There is magic in books, and when you read to children, they are transported to another world filled with imagination and inspiration. Through the melody of words, the journey of a book leads to uncharted lands and places unknown. Perhaps it is the sound of language that children fall in love with first, or the story line, or maybe the illustrations. But whatever it is that enthralls children, they fall in love with a special book early in life. You can see it in their faces the minute you pull out an old favorite or repeat a phrase from one. The excitement and recognition register in their eyes, their minds, and their hearts. Your group time is perfect for beginning this voyage.

It's Special to Me!

What was your favorite book when you were a young child? Do you have warm feelings when you think of it? Perhaps you even still have a dog-eared copy of it! Sharing your favorites is a perfect way to introduce children to the idea of sharing theirs. Talking about what you love about your book-the illustrations, the language, the story line-helps children observe and compare and provides great conversation starters for when they discuss their own favorites.

"Favorite Book Day"

Try designating one group time each week as Favorite Book Day. In the beginning of the year, invite a few children each week to bring in and talk about their favorite stories. Later in the yeah you can suggest different genres and themes for children to focus or-wordless books, rhyming books, books by particular authors (Dr. Seuss is one of my favorites! ), song storybooks, nonfiction books, fish stories, dog stories-the possibilities are endless! Another day, invite children to bring in favorite books from when they were "little."

The Magic Continues

Children delight in sharing their love of books The best part is they don't really have to be able to read the book. Some children may enjoy showing the cover and the pictures and telling a little something about the book, while others will love to pretend to "read" the book page by page to you and the group. When they "read" a book in their own words, children are practicing important pre-reading skills such as using illustrations to make meaning out of text and new vocabulary to verbalize the story. Since this is a special event, you might want to decorate a special reading chair (the book throne! ) for children to sit in when they share. Some children may prefer to share their book in a one-on-one situation. You can do this at circle time (or at tables during free play) by pairing children with their books for more personal sharings.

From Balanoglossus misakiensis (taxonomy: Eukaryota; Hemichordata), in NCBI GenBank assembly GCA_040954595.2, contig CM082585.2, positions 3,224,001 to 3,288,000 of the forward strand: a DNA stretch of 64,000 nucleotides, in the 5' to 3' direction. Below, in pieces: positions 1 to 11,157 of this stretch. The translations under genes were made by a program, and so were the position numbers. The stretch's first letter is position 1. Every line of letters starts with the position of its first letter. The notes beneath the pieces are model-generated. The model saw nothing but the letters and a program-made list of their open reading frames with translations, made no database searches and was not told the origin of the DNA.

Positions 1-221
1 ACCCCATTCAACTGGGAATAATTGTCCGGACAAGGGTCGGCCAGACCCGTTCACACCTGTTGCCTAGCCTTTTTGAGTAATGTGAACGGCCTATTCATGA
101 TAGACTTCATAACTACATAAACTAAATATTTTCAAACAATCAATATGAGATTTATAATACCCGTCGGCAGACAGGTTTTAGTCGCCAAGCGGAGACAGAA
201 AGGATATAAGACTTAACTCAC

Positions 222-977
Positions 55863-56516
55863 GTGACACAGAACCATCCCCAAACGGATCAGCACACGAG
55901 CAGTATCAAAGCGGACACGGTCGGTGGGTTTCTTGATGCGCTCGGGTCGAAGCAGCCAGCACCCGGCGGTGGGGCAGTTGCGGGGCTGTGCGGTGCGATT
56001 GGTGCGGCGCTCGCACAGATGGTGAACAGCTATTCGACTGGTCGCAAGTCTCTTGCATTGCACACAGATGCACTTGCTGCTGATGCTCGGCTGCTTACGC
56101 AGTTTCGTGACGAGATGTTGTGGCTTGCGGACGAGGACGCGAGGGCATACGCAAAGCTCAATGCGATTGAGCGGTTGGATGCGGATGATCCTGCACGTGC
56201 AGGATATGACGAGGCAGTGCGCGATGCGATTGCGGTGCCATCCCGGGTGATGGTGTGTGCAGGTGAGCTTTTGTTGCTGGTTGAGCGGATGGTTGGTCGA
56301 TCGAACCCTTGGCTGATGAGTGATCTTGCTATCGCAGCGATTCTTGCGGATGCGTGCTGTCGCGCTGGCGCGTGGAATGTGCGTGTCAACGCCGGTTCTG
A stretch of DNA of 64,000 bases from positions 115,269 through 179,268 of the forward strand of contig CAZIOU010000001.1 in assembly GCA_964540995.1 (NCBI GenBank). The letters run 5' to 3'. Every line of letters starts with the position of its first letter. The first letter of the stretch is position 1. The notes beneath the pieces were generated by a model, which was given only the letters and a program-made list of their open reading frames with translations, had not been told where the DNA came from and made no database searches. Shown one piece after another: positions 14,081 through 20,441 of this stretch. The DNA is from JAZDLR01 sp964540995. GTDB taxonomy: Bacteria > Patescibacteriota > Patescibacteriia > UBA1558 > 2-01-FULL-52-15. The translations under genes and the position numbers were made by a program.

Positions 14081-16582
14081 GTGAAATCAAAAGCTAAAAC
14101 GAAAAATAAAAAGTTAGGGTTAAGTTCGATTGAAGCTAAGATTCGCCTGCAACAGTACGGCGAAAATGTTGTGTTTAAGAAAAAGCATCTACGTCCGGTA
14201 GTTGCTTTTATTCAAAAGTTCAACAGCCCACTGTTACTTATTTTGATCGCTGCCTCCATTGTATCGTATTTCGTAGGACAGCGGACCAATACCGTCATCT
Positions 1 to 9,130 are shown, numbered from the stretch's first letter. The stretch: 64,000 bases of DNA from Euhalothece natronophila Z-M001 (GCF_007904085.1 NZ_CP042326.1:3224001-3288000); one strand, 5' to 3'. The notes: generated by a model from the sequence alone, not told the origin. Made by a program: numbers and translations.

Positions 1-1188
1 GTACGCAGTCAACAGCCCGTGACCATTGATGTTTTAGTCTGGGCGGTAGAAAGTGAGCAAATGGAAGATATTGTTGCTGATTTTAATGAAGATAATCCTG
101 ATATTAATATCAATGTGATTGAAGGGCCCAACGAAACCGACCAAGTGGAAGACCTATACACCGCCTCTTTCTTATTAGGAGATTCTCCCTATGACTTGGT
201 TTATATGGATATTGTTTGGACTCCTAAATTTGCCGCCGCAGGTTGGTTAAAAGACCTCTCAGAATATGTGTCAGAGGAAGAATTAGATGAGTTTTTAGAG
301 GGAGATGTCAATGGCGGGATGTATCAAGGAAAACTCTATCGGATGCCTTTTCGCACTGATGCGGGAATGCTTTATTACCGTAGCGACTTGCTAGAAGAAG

Create a Favorite Book Library

Set up a display shelf to show children's favorite books in your group-time or library area. Help the children create a sign for the area. Together the class can create and display a Word & Picture Vocabulary List for the books, which can later be used as a reference tool in the writing center Remember to include the Favorite Books Area as a choice center.

Play With Language! Soup from a stone, fancy that! And the pot bubbled and bubbled.

Such exquisite language-all to be found in the pages of children's books! Language builds and develops with each favorite book that is shared with children. Children learn new words and sounds, new phrases and concepts, and they play with them until they make them their own. Children in one kindergarten were taken by the above refrain from Stone Soup * by Ann McGovern (Scholastic Inc.; $3.25) and repeated it while they "cooked" in the dramatic-play area, "bubbled" at the water table, and gathered stones on the playground. The sound of the phrase percolated in the air for days. At a subsequent circle time, a few children asked, "What does fancy that mean?" and a delicious conversation about words developed. This led to a new version of the phrase, and a whole new story was created. Soup from a cloud, imagine that! And the pot steamed and steamed.